Arise! Shine! Your light has come; the Lord’s glory has shone upon you. Though darkness covers the earth and gloom the nations, the Lord will shine upon you; God’s glory will appear over you. – Isaiah 60:1-2
We’re approaching the halfway point in our Advent journey. To get to its true value, we must dive beneath the high-contrast dark/light, waiting/receiving, seeking/finding symbols to locate them in our own contexts. And the journey between Advent’s extremes can be very different for each one of us, depending on when, where, and how we find our way.
Isaiah’s wake-up call to Jerusalem—coming out of a 70-year nightmare of foreign captivity—resonates with anyone who loves Christmas hymns about angel choirs rousing a weary world out of its slumber. What Isaiah and the carols don’t mention, however, is how unsettling being awakened by bright light can be. The Advent call to rise and shine is a kind of “glory alarm” that startles. It may take time to adjust our sight and get our minds clear before the promises of hope, love, joy, and peace come into view.
One my favorite Advent companions, the 20th-century mystic and pastor Howard Thurman, captures this sensation. “There are times when the light burns, when it is too bright, or when it is too revealing. Somehow I must accustom myself to the light and learn to look with steadiness on all that it discloses. I will not yield to the temptation to regard the light in me as being all the light there is… Even in darkness I will learn to wait for the light, confident that it will come to cast its shaft across my path at the point of my greatest and most tragic need” (“I Seek Truth and Light,” Meditations of the Heart).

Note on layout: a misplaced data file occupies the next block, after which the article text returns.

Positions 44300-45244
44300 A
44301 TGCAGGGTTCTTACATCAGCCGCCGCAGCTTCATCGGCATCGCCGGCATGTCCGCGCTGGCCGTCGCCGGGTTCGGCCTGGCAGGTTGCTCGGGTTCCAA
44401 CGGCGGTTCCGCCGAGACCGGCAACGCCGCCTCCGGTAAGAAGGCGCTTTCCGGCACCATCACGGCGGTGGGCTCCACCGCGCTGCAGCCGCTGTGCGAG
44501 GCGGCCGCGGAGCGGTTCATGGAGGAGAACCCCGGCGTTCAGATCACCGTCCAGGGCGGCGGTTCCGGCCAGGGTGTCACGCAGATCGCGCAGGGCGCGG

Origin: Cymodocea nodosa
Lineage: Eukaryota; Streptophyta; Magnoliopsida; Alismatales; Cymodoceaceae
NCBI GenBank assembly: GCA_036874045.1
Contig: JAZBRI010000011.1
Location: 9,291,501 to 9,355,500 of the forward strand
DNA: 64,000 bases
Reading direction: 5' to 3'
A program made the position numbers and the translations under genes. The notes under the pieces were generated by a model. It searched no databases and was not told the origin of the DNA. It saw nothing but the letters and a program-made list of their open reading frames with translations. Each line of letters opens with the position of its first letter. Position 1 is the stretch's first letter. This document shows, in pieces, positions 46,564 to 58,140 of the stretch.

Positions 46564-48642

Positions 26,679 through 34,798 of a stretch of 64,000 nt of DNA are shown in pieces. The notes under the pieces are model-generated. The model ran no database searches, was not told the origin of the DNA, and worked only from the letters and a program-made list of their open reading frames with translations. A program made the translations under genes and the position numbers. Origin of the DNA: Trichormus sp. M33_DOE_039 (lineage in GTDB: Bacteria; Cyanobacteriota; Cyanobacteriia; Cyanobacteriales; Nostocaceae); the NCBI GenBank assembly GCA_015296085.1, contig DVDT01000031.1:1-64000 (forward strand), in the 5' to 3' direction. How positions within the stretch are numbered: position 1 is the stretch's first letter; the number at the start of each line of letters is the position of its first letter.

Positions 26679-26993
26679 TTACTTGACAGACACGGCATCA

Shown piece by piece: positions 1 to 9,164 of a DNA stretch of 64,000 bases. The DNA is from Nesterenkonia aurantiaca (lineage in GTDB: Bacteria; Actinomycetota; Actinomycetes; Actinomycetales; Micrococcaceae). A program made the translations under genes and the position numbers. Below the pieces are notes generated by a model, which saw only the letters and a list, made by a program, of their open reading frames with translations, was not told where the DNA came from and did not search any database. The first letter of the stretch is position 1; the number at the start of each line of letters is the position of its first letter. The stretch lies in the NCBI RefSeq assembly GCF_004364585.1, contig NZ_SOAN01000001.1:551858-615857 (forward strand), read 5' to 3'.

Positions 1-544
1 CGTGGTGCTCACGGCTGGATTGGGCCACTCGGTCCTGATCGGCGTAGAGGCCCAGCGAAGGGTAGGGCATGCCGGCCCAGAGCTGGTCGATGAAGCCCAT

Advent’s wake-up call is a very specific promise to each of us in our respective contexts. Let us arise to the light, peer into its brilliance, and patiently wait for our eyes adjust to new sights around us, knowing the light we possess is not all the light there is. Light often breaks into our lives from unusual places and unexpected sources in unpredictable ways—kind of like the God of Creation showing up in a borrowed cow crib surrounded by perfectly imperfect strangers. The glory alarm is shining. Our light has come. Time to open our eyes!
With much love,